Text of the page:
Creating a Windows Vista Sidebar Gadget

I think this post should begin with a few sayings: “Never say never”, “When hell freezes over”, “Once in a blue moon”, “I would rather shoot myself”, “Over my dead body”, but the best suited one for this post comes from Ciprian Jichici, the Microsoft Regional Director from Romania: “In this line of business, there’s no room for talibanisms”.

I will be talking about developing Sidebar gadgets. These Sidebar gadgets are small applications that offer useful information, do frequent tasks more easily, or just offer a good laugh for the Windows Vista user. Until recently, I’ve been trying very hard to stay away from technologies like JavaScipt and PHP because it is my personal opinion that they fall miles away from a proper programming language (C#, VB.NET, C++). I won’t go into the details of why I dislike these languages.

Microsoft launched a competition for Sidebar gadget developers with some very nice prizes. The competition takes place in several countries, including Romania. So, I decided to participate. The only problem is that the only fully supported programming model for developing Sidebar gadgets is HTML application + JavaScript.

I’ve spent several weeks trying to find another way to develop gadgets. I found out that by using XBAP(XAML Browser Application), one can obtain a gadget that can be programmed using WPF (Windows Presentation Foundation) – more information on that here. There are real drawbacks to this approach: no flyouts, no access to the gadget settings API, no access to the Gadget API, which are all accessible from JavaScript. Also, Silverlight can be used to create a Sidebar gadget. While this significantly improves access to the JavaScipt API’s, there are still drawbacks. More on creating gadgets using Silverlight here and here. The decision was tough to make, but unavoidable: JavaScript won, due to the fact that my gadget needed settings, flyouts and a standard installation experience (no dependencies on Silverlight).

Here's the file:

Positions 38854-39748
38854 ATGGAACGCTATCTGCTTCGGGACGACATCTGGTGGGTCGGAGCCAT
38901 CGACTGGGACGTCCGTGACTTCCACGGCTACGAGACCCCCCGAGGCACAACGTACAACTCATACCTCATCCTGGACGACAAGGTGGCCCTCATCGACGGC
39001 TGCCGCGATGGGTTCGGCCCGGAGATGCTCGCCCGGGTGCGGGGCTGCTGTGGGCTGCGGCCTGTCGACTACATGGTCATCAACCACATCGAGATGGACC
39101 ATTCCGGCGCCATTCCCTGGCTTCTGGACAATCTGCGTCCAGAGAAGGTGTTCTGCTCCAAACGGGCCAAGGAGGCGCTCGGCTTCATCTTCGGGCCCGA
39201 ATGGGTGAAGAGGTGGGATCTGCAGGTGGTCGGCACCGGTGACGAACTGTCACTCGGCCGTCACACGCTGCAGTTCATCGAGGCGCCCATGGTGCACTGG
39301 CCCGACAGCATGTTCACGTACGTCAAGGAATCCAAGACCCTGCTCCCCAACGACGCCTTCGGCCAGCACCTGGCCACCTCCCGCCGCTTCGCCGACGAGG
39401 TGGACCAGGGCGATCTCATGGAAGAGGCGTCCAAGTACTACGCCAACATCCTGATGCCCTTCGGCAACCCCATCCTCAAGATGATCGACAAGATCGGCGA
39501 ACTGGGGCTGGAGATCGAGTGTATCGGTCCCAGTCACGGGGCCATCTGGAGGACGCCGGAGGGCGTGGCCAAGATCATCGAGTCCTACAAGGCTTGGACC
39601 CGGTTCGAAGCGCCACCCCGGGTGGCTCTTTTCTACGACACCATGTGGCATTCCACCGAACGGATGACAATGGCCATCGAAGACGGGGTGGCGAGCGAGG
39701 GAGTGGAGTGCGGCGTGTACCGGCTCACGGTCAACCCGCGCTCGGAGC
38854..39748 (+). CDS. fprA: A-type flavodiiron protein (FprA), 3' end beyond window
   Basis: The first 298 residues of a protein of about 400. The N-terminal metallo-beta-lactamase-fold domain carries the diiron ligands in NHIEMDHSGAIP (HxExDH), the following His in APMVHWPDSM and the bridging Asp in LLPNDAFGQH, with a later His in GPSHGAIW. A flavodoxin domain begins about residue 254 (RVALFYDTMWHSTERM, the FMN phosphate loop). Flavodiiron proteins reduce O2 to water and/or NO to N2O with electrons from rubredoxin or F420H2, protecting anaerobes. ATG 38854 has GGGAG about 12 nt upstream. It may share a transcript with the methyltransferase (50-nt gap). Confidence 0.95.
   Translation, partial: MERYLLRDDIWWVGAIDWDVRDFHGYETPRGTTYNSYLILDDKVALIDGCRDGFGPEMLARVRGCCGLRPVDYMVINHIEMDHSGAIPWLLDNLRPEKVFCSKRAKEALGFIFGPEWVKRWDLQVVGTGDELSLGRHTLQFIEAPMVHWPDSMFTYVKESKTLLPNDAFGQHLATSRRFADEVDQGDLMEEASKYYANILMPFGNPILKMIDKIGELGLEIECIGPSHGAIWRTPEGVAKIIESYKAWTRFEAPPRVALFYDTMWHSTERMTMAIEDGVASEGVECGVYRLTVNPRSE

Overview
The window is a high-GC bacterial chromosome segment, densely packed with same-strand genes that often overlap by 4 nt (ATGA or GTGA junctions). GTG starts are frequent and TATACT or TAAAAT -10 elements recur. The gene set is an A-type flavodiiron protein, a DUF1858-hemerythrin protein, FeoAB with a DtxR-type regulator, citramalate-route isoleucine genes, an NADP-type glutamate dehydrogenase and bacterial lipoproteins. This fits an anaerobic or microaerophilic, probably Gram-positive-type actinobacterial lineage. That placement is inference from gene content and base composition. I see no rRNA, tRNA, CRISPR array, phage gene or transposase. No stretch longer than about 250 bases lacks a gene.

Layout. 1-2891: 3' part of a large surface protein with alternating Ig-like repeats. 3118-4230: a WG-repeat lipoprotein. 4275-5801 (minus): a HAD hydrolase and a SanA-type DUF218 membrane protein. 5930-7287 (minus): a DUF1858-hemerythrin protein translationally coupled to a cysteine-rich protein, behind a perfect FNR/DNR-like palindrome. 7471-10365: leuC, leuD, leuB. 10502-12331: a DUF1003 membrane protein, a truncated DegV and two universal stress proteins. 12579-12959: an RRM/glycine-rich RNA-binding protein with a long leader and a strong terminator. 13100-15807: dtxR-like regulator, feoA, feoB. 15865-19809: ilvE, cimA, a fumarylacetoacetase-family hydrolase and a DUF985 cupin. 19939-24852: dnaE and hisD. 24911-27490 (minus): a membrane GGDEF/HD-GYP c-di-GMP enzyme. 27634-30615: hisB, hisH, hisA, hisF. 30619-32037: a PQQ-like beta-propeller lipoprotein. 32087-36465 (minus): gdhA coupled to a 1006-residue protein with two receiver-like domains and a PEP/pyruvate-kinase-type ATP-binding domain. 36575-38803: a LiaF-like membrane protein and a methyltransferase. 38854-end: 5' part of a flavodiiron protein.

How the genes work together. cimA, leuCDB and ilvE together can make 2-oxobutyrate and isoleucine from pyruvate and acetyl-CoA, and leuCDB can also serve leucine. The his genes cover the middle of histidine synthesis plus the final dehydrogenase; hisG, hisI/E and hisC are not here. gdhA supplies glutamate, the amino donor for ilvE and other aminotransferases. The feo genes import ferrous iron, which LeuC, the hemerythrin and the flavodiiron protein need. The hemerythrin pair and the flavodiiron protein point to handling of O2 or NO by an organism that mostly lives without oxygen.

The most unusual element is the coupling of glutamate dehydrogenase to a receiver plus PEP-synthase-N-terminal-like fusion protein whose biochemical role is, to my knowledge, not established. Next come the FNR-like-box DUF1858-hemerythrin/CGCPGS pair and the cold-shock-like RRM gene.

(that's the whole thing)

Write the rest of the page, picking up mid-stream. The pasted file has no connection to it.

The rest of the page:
Now the phrase “there’s no room for talibanisms” makes sense: you never know when you will be forced to do things you don’t particularly enjoy (such as JavaScript). All these being said, I shall move on the the task at hand. The best place to start when learning to develop gadgets is the Overview Site from Microsoft. The ABCs of developing gadgets are covered there. Tim Heuer has made a project template for Visual Studio in order to help people getting started in gadget development. The template is available here.

From here, the purpose of the new gadget has to be formulated. It can be as simple as “Hello World”, or as complicated as interfacing with your Windows Media Player. The first step is to go over to the Live Gallery dedicated to Vista Sidebar Gadgets and have a look at what’s out there. I settled on creating a gadget that would display the postal code (ZIP) for a given address from Romania. I chose this because I had been searching too many times for postal codes on websites. The gadget is a very welcomed shortcut. The data is to be obtained from one of the many sites that offer Romanian ZIP search. The only requirement is to be able to pass the search string as a query string directly in the URL to keep things simple. I settled on

The next step is to get up to date with some basic JavaScript: HTML DOM, CSS, Regular Expressions, the Sidebar Gadget API. Now it’s time to take a look at the structure generated by the Visual Studio template.

A Sidebar gadget has at least 2 files: a HTML file which defines the look of the gadget and an XML file which defines information about the gadget such as the name, version, author, description. However, usually, a gadget contains more files such as: HTML files for various flyouts, JS files for the JavaScript functions that are called and CSS files for defining styles in a civilized manner.

The main file of the gadget is called by default, gadget.html. It contains 2 div tags, one with the ID “docked” and one “undocked”. As you can imagine, one holds the contents while docked, the other while undocked. In JavaScript, the events System.Gadget.onDock and System.Gadget.onUndock are defined in order to handle the switch between modes. The event handlers are set in the Init function found in the utils.js file.